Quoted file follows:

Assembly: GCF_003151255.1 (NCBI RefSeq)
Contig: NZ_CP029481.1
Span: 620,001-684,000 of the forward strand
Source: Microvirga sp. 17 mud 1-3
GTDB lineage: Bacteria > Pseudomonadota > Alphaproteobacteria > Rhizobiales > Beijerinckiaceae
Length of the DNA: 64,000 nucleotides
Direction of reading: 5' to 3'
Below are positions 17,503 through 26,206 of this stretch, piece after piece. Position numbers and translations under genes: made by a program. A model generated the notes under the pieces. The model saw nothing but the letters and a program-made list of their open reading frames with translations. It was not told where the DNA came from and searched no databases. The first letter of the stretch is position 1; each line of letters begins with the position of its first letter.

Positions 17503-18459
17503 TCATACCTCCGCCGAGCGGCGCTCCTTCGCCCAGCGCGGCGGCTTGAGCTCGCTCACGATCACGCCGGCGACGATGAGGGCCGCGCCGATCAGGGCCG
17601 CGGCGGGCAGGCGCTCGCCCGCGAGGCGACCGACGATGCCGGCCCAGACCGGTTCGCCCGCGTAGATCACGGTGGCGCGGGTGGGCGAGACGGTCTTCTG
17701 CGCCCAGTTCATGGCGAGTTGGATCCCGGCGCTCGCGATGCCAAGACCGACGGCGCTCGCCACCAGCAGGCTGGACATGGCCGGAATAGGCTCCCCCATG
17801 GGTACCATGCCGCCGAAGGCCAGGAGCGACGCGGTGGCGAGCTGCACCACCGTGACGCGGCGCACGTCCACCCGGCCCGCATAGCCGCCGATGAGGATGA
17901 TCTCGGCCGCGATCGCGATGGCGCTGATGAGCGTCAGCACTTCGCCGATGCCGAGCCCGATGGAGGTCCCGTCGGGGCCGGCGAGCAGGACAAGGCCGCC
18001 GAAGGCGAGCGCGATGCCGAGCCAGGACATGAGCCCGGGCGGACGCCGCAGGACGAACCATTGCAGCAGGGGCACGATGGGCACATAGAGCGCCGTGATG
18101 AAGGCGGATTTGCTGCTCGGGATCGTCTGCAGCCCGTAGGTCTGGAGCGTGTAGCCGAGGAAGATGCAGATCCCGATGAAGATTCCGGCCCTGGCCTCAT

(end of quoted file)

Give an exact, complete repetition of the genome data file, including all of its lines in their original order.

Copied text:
Assembly: GCF_003151255.1 (NCBI RefSeq)
Contig: NZ_CP029481.1
Span: 620,001-684,000 of the forward strand
Source: Microvirga sp. 17 mud 1-3
GTDB lineage: Bacteria > Pseudomonadota > Alphaproteobacteria > Rhizobiales > Beijerinckiaceae
Length of the DNA: 64,000 nucleotides
Direction of reading: 5' to 3'
Below are positions 17,503 through 26,206 of this stretch, piece after piece. Position numbers and translations under genes: made by a program. A model generated the notes under the pieces. The model saw nothing but the letters and a program-made list of their open reading frames with translations. It was not told where the DNA came from and searched no databases. The first letter of the stretch is position 1; each line of letters begins with the position of its first letter.

Positions 17503-18459
17503 TCATACCTCCGCCGAGCGGCGCTCCTTCGCCCAGCGCGGCGGCTTGAGCTCGCTCACGATCACGCCGGCGACGATGAGGGCCGCGCCGATCAGGGCCG
17601 CGGCGGGCAGGCGCTCGCCCGCGAGGCGACCGACGATGCCGGCCCAGACCGGTTCGCCCGCGTAGATCACGGTGGCGCGGGTGGGCGAGACGGTCTTCTG
17701 CGCCCAGTTCATGGCGAGTTGGATCCCGGCGCTCGCGATGCCAAGACCGACGGCGCTCGCCACCAGCAGGCTGGACATGGCCGGAATAGGCTCCCCCATG
17801 GGTACCATGCCGCCGAAGGCCAGGAGCGACGCGGTGGCGAGCTGCACCACCGTGACGCGGCGCACGTCCACCCGGCCCGCATAGCCGCCGATGAGGATGA
17901 TCTCGGCCGCGATCGCGATGGCGCTGATGAGCGTCAGCACTTCGCCGATGCCGAGCCCGATGGAGGTCCCGTCGGGGCCGGCGAGCAGGACAAGGCCGCC
18001 GAAGGCGAGCGCGATGCCGAGCCAGGACATGAGCCCGGGCGGACGCCGCAGGACGAACCATTGCAGCAGGGGCACGATGGGCACATAGAGCGCCGTGATG
18101 AAGGCGGATTTGCTGCTCGGGATCGTCTGCAGCCCGTAGGTCTGGAGCGTGTAGCCGAGGAAGATGCAGATCCCGATGAAGATTCCGGCCCTGGCCTCAT